The oil rating pretty much depends on what you throw at it. So a 25/75 ratio of 0W20 and 10W30, gives you an equal of ~7W27.
The 7 doesn't do much here in South Florida, and the W27... Supposedly the oil thins out as it gets nearer to the oil change, so I think I'm good.

With 10W30, I would just make sure you won't start the car below freezing temps too often, unless you're using an engine heater block, and I wouldn't go all out to the redline.
The oil pump has a lot more stress with W30 oil at higher RPMs, but if it handles W20 oil fine at the 6,5k redline, it will handle W30 oil fine at 4.5-5.5k RPM.
Most of the time, I don't take the car much above 5k RPM anyway, because the acceleration starts tapering off there anyway.
I think you should try and run your car off WD-40....Here's a link...give it a whirl...Sounds better than 7w27 oil...

https://youtu.be/moFzeZKEYSw
 
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#12
I use 5w-30 Castrol Edge gold bottle.

Never had an issue, and I am not worried I will ever have an issue due to running a thicker oil.



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M-Sport fan

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#13
The ONLY 10W-30 I personally would ever even think of using in my own FiST, and even then only in our summers here, is the Amsoil Signature Series 10W-30.

It has the absolute lowest NOACK volitility percentage levels (4.1) I have ever seen on a spec sheet for a multi-viscosity oil, so the best LSPI resistance in that respect (not sure how much calcium and magnesium, or other sulfated ash compounds are in it though [dunno], since it is NOT D1G2 rated, as are NONE of the 10W-xx oils), and the base stocks they use will ensure warm weather 'pumpability' on startup, even for a 10W, for the SUMMER season.

That being said, I will still stick with either a 5W-20 (again, the Amsoil Sig Series is looking good for this weight being a D1G2 oil with a 5.8 NOACK) in the winter, and my new go-to oil for the spring/summer, the low NOACK (6.0), D1G2 Ravenol 5W-30 DXG. [wink]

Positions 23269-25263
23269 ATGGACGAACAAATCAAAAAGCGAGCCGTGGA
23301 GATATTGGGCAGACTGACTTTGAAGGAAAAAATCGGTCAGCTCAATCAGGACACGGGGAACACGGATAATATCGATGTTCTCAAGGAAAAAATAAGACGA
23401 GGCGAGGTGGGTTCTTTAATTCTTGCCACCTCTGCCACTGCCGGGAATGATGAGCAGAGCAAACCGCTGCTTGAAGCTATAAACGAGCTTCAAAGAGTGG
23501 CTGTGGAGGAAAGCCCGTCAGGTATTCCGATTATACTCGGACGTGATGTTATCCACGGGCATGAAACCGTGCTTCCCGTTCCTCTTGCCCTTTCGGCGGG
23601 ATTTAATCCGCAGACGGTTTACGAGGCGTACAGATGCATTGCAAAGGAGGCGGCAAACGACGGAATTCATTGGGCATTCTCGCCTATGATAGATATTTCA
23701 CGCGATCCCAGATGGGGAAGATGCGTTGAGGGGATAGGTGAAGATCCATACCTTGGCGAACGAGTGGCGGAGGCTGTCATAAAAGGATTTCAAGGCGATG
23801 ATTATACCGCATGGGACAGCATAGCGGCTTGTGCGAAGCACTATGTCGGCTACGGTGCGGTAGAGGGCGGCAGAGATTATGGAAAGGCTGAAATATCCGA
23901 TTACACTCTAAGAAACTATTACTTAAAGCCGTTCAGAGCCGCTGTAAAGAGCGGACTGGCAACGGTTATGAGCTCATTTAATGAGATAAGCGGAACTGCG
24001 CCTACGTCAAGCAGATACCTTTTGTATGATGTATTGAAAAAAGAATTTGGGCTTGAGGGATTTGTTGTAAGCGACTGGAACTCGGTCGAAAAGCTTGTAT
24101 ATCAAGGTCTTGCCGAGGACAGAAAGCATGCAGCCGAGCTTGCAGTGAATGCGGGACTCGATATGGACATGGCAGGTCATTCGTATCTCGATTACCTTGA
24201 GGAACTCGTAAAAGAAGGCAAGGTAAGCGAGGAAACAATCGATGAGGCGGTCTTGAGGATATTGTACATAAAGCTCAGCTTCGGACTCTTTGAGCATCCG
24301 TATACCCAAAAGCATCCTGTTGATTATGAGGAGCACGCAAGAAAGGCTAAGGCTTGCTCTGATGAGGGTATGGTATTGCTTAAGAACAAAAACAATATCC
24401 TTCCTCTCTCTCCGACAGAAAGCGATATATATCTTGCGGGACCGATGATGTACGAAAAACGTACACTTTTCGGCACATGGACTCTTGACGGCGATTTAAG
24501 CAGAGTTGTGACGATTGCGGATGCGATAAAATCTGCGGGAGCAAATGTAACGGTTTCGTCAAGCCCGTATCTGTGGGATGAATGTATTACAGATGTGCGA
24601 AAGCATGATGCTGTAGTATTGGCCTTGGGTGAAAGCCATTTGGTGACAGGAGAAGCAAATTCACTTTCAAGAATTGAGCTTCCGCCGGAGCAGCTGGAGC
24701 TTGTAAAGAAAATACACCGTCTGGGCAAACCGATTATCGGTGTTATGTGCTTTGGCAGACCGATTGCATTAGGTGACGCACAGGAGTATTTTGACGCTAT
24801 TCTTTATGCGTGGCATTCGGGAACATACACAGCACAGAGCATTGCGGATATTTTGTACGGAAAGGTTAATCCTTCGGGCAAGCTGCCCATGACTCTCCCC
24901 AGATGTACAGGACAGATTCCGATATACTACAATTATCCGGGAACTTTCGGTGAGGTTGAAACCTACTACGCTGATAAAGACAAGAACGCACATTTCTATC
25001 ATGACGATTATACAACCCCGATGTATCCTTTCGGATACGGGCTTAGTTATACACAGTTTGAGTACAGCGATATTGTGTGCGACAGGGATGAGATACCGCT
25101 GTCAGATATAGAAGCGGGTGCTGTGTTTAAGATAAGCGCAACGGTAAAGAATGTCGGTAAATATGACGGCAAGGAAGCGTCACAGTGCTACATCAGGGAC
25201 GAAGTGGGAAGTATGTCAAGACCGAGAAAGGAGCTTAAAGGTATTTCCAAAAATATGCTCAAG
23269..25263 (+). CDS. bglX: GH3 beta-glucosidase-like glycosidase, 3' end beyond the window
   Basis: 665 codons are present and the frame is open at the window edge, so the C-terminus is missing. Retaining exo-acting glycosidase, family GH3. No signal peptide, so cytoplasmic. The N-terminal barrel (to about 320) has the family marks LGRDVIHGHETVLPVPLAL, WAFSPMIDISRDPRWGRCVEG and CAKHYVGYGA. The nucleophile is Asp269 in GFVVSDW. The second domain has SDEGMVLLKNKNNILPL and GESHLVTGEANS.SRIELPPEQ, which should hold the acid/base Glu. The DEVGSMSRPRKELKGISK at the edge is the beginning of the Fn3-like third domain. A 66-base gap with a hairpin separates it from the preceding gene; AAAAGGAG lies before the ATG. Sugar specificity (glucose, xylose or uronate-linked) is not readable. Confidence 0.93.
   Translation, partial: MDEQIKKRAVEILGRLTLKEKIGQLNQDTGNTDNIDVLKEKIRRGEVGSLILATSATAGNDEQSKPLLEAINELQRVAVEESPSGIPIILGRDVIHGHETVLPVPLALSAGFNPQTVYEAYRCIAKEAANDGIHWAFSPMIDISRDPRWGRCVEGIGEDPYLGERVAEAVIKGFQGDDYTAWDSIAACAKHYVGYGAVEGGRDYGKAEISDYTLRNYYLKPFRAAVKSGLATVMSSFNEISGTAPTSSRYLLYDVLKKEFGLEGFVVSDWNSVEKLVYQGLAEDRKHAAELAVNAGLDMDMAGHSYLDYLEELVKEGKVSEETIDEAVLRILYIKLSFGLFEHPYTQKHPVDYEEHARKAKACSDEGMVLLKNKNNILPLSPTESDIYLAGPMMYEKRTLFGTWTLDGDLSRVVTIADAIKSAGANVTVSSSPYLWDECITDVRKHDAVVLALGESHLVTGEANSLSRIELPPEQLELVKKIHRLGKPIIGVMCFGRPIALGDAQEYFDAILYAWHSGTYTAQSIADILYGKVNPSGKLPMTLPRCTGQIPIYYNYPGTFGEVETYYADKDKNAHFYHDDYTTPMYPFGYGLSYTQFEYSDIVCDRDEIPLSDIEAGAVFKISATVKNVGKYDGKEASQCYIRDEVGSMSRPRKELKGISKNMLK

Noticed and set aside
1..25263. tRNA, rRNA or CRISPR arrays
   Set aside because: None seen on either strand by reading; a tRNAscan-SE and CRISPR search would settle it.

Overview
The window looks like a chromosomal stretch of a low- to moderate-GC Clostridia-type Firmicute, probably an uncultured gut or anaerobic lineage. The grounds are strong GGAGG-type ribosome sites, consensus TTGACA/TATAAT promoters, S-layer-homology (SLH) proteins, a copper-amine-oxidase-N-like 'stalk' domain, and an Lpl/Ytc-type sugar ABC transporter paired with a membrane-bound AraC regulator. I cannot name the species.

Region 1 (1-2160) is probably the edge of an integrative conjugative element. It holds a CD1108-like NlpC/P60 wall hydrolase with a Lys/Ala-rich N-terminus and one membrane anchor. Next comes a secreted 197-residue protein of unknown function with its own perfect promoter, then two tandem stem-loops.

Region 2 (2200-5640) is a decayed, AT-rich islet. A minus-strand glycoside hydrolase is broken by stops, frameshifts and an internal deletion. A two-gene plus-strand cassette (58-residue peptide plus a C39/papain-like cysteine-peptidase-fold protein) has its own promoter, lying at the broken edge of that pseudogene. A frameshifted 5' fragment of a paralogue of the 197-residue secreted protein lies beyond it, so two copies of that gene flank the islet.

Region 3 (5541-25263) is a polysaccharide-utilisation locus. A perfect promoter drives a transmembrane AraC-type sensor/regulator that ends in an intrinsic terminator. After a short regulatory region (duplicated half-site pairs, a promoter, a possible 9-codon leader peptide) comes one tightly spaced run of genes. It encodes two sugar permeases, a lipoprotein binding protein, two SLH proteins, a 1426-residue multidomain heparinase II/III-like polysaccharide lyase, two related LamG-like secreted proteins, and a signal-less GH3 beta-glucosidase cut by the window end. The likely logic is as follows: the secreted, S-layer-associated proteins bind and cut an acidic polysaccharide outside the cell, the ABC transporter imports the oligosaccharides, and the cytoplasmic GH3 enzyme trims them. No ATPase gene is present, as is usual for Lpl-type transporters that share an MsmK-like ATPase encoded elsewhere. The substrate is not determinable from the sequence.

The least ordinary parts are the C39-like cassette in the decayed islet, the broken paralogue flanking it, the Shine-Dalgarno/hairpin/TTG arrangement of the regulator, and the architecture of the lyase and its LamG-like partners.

TyphoonFiST

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#14
The ONLY 10W-30 I personally would ever even think of using in my own FiST, and even then only in our summers here, is the Amsoil Signature Series 10W-30.

It has the absolute lowest NOACK volitility percentage levels (4.1) I have ever seen on a spec sheet for a multi-viscosity oil, so the best LSPI resistance in that respect (not sure how much calcium and magnesium, or other sulfated ash compounds are in it though [dunno], since it is NOT D1G2 rated, as are NONE of the 10W-xx oils), and the base stocks they use will ensure warm weather 'pumpability' on startup, even for a 10W, for the SUMMER season.

That being said, I will still stick with either a 5W-20 (again, the Amsoil Sig Series is looking good for this weight being a D1G2 oil with a 5.8 NOACK) in the winter, and my new go-to oil for the spring/summer, the low NOACK (6.0), D1G2 Ravenol 5W-30 DXG. [wink]
Why maKe it harder for your engine to start and flow? That's what the 10 weight does....even though it's a 30 weight in operating temperature. Plus these engines are not like your old pushrod v-6s or 8s that have looser tolerances vs. Modern tighter and closer tolerances.